Dog killed in RV fire at homeless camp

An aging RV parked at a homeless encampment on North Whidbey was destroyed in a fire Sunday morning.

An aging recreational vehicle parked at a makeshift homeless encampment on North Whidbey was destroyed in a fire early Sunday morning, according to Chief Chris Swiger with North Whidbey Fire and Rescue.

A dog inside the RV was killed in the blaze on Hoffman Road, but no people were injured. Swiger said the fire was the third in the last few months at the roadside encampment. Another RV was destroyed and a trash pile was set ablaze over the summer.

Swiger reported that the cause of the fire was undetermined, but foul play is not suspected. Island County Sheriff Rick Felici said the man who had been living in the RV fled the scene before first responders arrived.

The RV was old and stuffed full of junk, which made it burn fiercely, the fire chief explained.

Firefighters received the report of the RV fire just after 2 a.m. and found the vehicle was fully involved in flames when they arrived.

North Whidbey Fire and Rescue was joined by firefighters from Oak Harbor and the Navy base. Swiger said it took about 45 minutes to put out the conflagration followed by at least an hour of cleanup.

The encampment on the side of Hoffman Road, which continued to grow in recent months, has caused consternation among neighboring property owners and county officials. Dozens of people live in RVs, cars and tents on the shoulder of the road.

Swiger said he has concerns about the safety of the encampment. The RVs are crowded together, which increases the risk that a fire could spread, although firefighters were able to prevent that from happening Sunday.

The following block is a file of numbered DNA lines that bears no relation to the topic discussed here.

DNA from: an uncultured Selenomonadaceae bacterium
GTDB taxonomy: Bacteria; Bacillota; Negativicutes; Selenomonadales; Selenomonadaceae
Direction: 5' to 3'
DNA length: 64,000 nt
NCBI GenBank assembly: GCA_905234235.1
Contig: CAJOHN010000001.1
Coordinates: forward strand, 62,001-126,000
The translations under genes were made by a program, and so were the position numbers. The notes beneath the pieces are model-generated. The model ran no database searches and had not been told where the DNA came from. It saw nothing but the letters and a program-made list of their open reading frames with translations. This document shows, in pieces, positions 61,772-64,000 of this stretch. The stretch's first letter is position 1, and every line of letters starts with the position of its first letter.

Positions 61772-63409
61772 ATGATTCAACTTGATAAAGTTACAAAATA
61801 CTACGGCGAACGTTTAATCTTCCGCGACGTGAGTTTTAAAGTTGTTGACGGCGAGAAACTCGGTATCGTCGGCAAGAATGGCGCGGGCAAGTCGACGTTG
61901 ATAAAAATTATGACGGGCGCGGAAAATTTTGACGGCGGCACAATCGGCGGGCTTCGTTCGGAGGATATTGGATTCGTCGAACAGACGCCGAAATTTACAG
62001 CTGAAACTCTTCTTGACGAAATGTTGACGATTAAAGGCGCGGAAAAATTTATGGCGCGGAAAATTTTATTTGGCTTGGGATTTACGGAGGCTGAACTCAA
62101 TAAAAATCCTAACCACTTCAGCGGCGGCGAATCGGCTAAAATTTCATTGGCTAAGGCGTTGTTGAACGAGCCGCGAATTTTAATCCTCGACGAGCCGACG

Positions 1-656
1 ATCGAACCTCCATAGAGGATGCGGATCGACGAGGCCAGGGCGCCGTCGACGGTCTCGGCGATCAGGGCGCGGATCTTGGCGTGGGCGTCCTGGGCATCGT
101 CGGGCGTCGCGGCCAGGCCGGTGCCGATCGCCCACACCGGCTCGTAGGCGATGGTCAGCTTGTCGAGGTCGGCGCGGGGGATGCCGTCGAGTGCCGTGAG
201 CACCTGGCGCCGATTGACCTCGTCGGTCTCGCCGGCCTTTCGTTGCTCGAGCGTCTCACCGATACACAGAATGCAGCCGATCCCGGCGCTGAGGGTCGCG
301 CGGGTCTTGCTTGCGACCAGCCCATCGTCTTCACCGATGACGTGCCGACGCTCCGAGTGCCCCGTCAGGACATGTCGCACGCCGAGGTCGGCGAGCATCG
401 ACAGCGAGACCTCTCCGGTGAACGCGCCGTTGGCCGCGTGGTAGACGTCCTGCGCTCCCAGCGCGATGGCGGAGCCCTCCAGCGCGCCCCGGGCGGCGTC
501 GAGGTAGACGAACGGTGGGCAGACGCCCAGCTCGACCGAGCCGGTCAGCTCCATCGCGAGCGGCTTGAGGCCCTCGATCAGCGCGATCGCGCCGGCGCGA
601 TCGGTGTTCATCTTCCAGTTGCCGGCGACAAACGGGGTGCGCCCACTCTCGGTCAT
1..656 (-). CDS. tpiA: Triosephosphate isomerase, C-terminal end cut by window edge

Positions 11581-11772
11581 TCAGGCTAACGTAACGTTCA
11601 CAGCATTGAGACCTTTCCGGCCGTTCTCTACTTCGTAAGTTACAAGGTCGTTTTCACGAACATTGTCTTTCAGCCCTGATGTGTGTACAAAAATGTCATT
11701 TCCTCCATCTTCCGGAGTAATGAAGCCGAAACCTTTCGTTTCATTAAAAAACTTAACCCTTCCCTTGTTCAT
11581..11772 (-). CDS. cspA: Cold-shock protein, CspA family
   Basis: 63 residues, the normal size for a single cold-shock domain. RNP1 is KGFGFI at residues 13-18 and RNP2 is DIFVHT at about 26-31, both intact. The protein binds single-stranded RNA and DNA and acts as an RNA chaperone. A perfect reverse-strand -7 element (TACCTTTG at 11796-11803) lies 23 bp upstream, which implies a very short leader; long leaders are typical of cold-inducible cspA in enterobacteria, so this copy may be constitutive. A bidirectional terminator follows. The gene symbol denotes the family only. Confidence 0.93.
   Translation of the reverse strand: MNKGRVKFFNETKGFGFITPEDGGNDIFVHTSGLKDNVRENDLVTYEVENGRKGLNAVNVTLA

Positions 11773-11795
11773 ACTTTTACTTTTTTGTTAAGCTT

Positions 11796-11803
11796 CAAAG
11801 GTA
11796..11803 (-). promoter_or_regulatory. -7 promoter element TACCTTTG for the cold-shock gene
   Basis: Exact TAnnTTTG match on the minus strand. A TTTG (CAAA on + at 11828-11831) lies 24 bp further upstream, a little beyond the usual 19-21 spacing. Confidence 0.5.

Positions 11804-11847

One of the residents has a wood stove to heat his RV, which the chief advised is not a good idea. Many others heat their homes with old propane tanks or questionable generators.

Beyond fires, the department regularly responds to a variety of medical emergencies at Hoffman Road. Since March 3, the department responded to 41 medical calls at the site, Swiger said. He said he worries about his personnel being inadvertently stuck by hypodermic needles.

Felici spearheaded a large cleanup effort on Hoffman Road earlier this year and has been searching for solutions. The county’s efforts to remove the vehicles is limited by a federal court decision that essentially says a governmental body cannot ban homeless camps altogether if there is no adequate housing elsewhere.

Still, the sheriff said the ruling doesn’t give the people on Hoffman Road the right to break the law by trashing the area, creating hazards or defecating on the ground.

Felici said he plans on being much more aggressive about removing RVs in the near future. He and the county commissioners recently had a lengthy discussion about the issue and explored various possible solutions, including setting up a piece of county property for people to live out of vehicles.